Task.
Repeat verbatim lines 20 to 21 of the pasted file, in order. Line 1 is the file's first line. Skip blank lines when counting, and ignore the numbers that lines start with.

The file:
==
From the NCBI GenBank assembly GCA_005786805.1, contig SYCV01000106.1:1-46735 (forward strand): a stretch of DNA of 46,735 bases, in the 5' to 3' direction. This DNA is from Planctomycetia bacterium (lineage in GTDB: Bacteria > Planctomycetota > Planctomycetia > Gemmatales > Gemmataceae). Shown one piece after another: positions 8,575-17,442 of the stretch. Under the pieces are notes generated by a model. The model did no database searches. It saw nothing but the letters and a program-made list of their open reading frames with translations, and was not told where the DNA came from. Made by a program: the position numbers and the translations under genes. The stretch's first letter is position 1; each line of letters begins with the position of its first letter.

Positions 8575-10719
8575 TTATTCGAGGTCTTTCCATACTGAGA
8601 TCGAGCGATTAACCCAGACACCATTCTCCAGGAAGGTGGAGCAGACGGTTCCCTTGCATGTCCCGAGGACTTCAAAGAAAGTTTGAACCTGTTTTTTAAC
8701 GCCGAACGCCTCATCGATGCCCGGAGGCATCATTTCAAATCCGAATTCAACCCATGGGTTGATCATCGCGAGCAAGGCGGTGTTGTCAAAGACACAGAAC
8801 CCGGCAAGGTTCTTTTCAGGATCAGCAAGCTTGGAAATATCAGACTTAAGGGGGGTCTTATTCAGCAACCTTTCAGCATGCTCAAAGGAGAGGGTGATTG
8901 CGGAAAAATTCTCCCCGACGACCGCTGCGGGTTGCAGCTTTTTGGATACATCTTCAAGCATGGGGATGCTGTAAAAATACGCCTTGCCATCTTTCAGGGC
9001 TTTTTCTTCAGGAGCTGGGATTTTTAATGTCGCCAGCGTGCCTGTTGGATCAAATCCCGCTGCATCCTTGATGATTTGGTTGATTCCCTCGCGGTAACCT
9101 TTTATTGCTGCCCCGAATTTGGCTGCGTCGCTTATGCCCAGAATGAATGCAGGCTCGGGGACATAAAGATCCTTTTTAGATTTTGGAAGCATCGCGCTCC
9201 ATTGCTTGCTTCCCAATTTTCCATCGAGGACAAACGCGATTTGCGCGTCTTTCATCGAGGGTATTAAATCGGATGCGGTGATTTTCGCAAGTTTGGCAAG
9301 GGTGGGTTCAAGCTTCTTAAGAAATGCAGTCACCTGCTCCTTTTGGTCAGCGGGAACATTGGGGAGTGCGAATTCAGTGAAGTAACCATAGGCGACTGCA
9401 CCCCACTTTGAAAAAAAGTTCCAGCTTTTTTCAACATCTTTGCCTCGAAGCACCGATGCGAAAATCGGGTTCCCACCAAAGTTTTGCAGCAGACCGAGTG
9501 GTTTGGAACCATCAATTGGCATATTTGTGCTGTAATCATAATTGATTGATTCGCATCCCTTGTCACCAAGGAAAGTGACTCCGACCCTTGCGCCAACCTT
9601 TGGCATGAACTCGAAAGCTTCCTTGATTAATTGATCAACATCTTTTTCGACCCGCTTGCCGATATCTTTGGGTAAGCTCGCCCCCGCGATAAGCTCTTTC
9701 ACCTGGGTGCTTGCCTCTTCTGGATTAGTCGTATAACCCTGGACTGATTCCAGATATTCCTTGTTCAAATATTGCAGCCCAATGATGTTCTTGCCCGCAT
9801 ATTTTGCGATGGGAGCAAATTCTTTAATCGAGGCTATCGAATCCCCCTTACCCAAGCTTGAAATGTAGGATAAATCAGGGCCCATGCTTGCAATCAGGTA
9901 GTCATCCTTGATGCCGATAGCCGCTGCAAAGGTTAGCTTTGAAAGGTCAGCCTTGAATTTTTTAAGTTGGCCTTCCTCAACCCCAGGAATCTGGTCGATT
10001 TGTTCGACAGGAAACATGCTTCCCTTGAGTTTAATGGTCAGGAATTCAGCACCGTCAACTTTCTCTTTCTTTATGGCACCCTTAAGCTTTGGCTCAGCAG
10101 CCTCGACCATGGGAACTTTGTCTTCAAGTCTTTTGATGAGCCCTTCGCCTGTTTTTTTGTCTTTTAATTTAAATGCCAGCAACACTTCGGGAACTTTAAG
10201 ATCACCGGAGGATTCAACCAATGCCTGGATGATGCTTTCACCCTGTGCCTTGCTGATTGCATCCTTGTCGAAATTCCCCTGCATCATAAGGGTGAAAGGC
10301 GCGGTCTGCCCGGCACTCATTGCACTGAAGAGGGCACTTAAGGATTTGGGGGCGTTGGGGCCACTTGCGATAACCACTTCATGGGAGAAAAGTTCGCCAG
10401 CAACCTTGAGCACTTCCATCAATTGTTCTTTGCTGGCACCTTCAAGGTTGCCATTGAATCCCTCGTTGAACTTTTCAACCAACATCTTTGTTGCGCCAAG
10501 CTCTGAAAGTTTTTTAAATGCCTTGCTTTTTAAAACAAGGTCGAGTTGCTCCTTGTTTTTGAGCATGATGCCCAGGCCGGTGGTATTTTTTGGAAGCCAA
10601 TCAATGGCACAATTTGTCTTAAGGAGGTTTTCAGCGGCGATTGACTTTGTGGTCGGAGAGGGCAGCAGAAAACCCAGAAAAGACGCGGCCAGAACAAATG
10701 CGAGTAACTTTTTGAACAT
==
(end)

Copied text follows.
10201 ATCACCGGAGGATTCAACCAATGCCTGGATGATGCTTTCACCCTGTGCCTTGCTGATTGCATCCTTGTCGAAATTCCCCTGCATCATAAGGGTGAAAGGC
10301 GCGGTCTGCCCGGCACTCATTGCACTGAAGAGGGCACTTAAGGATTTGGGGGCGTTGGGGCCACTTGCGATAACCACTTCATGGGAGAAAAGTTCGCCAG